China discovers inflation

AS China attempts to adjust to free-market prices, it is experiencing a very capitalistic-sounding problem: double-digit inflation. No wonder no other communist country has attempted to do what China is doing. The idea is that after the prices of almost all goods and services have been allowed to rise to their market level, competition will eventually bring them back down so that supply meets demand.

But as the Chinese are learning, eventually can be a long time off. Right now, many people are spending much if not most of their income on food. Even well-paid officials are having a tough time making ends meet.

This so-called price reform is considered critical to economic modernization, but it's not clear that the government will be able to continue the policy. Price reform was allowed to sneak up on the people, so to speak: It was introduced this spring, and not really officially announced until it was well under way over the summer. As a result of public outcry, a price freeze has been announced - which is not to say, been made to stick.

Factors other than price reform figure into the inflationary surge: extra currency issued to cover government budget deficits, as well as excessive loans by banks to businesses.

The huge price increases are hitting city-dwellers worst of all; a saving grace for the country as a whole is that 80 percent of the Chinese are country-dwellers, less involved in the cash economy.

On the other hand, the relative unsophistication of the economic and financial system has led to other problems. But there are still enough Chinese who hoard money in mattresses that the central bank has less than optimum control over the money supply.

Moreover, inflation has caused bank runs as consumers have panicked at the thought that their money would just evaporate if it were on deposit to earn interest at rates below inflation. The interest on savings has recently been raised - but banks are still stuck with lots of outstanding loans at low rates.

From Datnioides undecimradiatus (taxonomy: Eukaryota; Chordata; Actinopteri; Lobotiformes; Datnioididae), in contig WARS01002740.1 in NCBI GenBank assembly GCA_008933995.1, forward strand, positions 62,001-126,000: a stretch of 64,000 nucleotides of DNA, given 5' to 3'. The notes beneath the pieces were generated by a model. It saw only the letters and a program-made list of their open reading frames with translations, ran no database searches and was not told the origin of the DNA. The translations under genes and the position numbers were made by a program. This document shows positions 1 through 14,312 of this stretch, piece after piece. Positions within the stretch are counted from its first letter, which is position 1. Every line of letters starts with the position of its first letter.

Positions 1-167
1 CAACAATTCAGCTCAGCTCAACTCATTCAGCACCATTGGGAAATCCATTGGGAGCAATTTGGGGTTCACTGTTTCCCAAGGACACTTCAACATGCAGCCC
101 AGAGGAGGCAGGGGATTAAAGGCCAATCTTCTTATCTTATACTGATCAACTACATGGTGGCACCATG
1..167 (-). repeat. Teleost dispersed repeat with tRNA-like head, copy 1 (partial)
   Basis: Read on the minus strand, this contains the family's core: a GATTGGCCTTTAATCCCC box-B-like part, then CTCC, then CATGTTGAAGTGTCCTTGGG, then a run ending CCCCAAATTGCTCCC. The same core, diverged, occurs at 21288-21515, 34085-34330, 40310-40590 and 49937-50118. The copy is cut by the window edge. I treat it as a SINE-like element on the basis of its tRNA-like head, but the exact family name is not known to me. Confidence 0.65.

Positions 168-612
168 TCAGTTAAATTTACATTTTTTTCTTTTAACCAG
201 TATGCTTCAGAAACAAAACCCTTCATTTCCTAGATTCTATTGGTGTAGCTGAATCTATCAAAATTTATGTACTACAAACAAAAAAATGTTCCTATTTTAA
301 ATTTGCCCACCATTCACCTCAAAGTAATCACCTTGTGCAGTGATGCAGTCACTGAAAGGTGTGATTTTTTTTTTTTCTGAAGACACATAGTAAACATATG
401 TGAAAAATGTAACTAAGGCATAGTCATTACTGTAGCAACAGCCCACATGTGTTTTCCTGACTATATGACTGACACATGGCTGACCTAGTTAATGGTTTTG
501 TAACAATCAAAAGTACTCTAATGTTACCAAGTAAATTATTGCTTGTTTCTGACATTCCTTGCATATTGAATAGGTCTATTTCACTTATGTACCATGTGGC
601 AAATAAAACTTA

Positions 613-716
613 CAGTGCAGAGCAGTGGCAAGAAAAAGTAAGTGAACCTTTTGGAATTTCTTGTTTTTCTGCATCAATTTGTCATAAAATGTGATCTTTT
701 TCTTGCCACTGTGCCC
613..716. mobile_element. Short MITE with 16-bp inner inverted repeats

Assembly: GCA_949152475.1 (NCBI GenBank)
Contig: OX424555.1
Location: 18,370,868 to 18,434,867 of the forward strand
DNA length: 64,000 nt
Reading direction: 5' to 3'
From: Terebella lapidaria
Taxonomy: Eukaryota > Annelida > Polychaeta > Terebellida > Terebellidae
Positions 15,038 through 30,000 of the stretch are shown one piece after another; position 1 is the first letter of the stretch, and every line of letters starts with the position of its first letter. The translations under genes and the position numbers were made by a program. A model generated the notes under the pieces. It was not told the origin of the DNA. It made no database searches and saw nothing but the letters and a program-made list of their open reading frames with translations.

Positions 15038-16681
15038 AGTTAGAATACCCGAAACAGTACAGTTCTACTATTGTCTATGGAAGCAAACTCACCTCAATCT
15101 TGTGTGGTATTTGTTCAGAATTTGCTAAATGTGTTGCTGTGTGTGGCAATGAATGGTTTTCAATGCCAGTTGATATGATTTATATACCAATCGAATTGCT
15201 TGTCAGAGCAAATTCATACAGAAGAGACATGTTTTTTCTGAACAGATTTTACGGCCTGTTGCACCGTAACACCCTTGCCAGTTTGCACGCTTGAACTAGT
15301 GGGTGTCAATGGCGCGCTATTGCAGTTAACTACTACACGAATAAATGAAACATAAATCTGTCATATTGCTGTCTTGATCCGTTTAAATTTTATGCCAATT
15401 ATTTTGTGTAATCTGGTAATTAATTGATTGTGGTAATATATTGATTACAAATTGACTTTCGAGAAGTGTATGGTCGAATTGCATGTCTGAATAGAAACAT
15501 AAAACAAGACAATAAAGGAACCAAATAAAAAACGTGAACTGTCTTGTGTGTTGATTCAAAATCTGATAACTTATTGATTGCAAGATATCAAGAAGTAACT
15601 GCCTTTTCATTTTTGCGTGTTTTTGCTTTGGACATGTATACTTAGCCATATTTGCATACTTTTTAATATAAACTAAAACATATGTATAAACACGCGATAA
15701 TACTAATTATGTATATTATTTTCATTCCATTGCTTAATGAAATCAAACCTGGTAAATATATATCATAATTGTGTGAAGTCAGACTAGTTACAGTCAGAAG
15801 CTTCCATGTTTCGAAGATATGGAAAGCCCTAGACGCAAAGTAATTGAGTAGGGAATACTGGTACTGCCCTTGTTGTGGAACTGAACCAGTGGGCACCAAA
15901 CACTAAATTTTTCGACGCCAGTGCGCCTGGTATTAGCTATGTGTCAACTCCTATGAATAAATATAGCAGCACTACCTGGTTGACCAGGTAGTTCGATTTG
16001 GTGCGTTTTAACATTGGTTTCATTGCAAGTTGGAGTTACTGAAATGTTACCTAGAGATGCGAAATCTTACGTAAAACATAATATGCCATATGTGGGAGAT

China faces other economic problems as well: The tax collection system is so ineffective that the government misses most of the revenue due. And official corruption is getting out of hand.

All this said, China is at least getting some results for all its trouble. In the Soviet Union the people are having to face free-market evils like inflation before they see benefits from perestroika. In China, change is apparent.

Not surprisingly, this all may have some political repercussions. Premier Li Peng and others have been arguing for slowing the pace of change and sticking with some form of planning. Former Premier Zhao Ziyang, an economic policymaker who sees inflation as the inevitable side effects to rapid, progressive change, has been toning down his free-market rhetoric.

In the months ahead, the world will be watching to see whether China continues to brave the swells and swift currents of the free market - or retreats to the calmer, if not stagnant, waters of state control and central planning.

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